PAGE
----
A Wizard Alone, again, finally

Looking back, I think most of the problem I had with A Wizard Alone is that I didn’t take the whole “the Lone Power made Darryl’s problems worse temporarily” thing seriously. I assumed that Darryl’s situation when Kit first goes looking for him was normal for Darryl, when I guess it wasn’t supposed to be? It isn’t clear. Because Darryl actually technically finished his Ordeal as soon as he took the Oath, right? His Ordeal was putting the Oath into actual words when his brain was not letting him use words, and the Lone Power was making it even harder.

“Two weeks after things started to get so bad all of a sudden,” Darryl said.
“Two weeks after the Powers that Be offered you the Oath,” Nita said. “And the Lone One spent that whole time trying to make it impossible for you to find the words.”
“Didn’t work, though,” Kit said, and he was grinning too, now. “Not with you. You may have had to fight to get the Oath out, word by word and phrase by phrase, sure, and It may have kept derailing you. But you wouldn’t be derailed. You got it out at last.”
“And passed your Ordeal the minute you managed to finish it,” Nita said.”

So that was actually over before the book starts. But, I guess, Darryl’s situation at the start of the book is explained by how busy he still is inside his own head.

My problem is that I was totally ready to assume that a kid who spends a lot of time apparently staring into space in a special ed classroom, who doesn’t speak, who self-harms– could totally be a wizard.

It didn’t occur to me to go “But how can he be a wizard if he can’t talk? How can he do spells?” (which I’m assuming ought to be the most obvious problem) because I know that some people can’t speak but can write or type just fine, or can’t usually speak but can recite things they’ve pre-prepared, or can use sign language. And I also know now thanks to the author’s Tumblr that there are assumed to be versions of the Speech for every form of communication any alien species might possibly have, even if they don’t come up in the books. And that there definitely are deaf human wizards who use a sign language version.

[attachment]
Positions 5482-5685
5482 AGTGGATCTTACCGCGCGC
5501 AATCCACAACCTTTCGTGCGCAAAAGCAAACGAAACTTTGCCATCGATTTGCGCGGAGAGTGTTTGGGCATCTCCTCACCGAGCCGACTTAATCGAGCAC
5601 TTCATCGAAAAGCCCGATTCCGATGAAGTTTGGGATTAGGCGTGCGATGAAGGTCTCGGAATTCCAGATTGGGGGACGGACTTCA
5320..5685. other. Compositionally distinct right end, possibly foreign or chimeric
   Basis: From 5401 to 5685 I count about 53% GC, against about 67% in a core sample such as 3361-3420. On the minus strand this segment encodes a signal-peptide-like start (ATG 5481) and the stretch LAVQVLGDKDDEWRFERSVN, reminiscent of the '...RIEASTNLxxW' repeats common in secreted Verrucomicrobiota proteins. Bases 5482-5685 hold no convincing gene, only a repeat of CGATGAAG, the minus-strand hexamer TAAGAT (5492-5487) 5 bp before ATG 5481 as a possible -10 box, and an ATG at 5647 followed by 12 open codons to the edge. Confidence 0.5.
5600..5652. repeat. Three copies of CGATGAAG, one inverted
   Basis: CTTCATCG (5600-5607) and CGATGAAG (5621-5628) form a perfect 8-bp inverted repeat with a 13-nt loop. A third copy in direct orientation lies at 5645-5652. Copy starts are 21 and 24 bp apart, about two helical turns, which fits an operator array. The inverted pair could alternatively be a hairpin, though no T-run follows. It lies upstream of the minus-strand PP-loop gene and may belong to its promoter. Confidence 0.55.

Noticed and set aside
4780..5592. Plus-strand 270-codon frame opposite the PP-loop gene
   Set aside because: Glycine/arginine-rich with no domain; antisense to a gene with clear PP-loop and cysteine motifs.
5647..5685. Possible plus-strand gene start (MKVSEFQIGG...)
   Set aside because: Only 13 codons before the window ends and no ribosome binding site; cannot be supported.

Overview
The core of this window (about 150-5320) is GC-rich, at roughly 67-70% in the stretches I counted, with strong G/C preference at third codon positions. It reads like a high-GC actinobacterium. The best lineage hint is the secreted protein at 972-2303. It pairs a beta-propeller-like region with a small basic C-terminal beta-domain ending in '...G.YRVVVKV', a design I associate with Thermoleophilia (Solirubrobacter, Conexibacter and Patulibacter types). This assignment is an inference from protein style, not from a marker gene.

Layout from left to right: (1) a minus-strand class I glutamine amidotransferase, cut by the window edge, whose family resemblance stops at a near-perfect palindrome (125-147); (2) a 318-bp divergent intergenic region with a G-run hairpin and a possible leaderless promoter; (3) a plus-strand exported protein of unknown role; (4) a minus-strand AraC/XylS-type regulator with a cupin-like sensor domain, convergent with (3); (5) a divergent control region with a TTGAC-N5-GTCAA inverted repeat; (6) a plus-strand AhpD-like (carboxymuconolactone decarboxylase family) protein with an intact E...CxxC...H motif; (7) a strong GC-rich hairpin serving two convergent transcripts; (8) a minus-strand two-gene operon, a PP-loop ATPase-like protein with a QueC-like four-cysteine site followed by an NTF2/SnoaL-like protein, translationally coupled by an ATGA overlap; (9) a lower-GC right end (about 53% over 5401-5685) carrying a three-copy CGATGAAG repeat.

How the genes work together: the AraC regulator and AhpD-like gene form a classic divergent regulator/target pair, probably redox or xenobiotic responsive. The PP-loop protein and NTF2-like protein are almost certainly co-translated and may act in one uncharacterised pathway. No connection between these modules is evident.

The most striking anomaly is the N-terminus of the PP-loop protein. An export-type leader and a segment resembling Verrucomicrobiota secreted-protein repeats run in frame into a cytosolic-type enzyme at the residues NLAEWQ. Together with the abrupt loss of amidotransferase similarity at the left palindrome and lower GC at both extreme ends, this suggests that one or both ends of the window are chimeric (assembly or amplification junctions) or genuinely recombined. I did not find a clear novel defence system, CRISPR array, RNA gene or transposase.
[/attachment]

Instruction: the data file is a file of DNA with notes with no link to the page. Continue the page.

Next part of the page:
And I guess we aren’t supposed to accept that. Darryl’s situation at the start of the book is supposed to be a problem. We’re supposed to be expecting him to be way more capable of passing at the end of the book when everything is normal. And it makes sense, yes, for most of the book he’s spending a huge amount of mental energy on something no one knows is going on, and it makes sense for him to have way more energy for things like talking to people once he’s free of that.

But sitting in a special ed classroom not visibly paying attention, and not speaking, and self-harming, is some people’s everyday normal. That’s what they’re capable of when they’re not fighting epic battles in their mind, just thinking about everyday things. And those people can still be smart, can still be eloquent when they’re able to use words, can still have opinions and understand what’s going on around them, and, in a world where wizards exist at all, could presumably be wizards too.

I thought this was a story about an autistic kid who might be labelled “low-functioning”, and it turned out to be a story about a kid who usually goes through life with minimal autism-related problems, but gets temporarily inconvenienced with them. That’s why I was confused.


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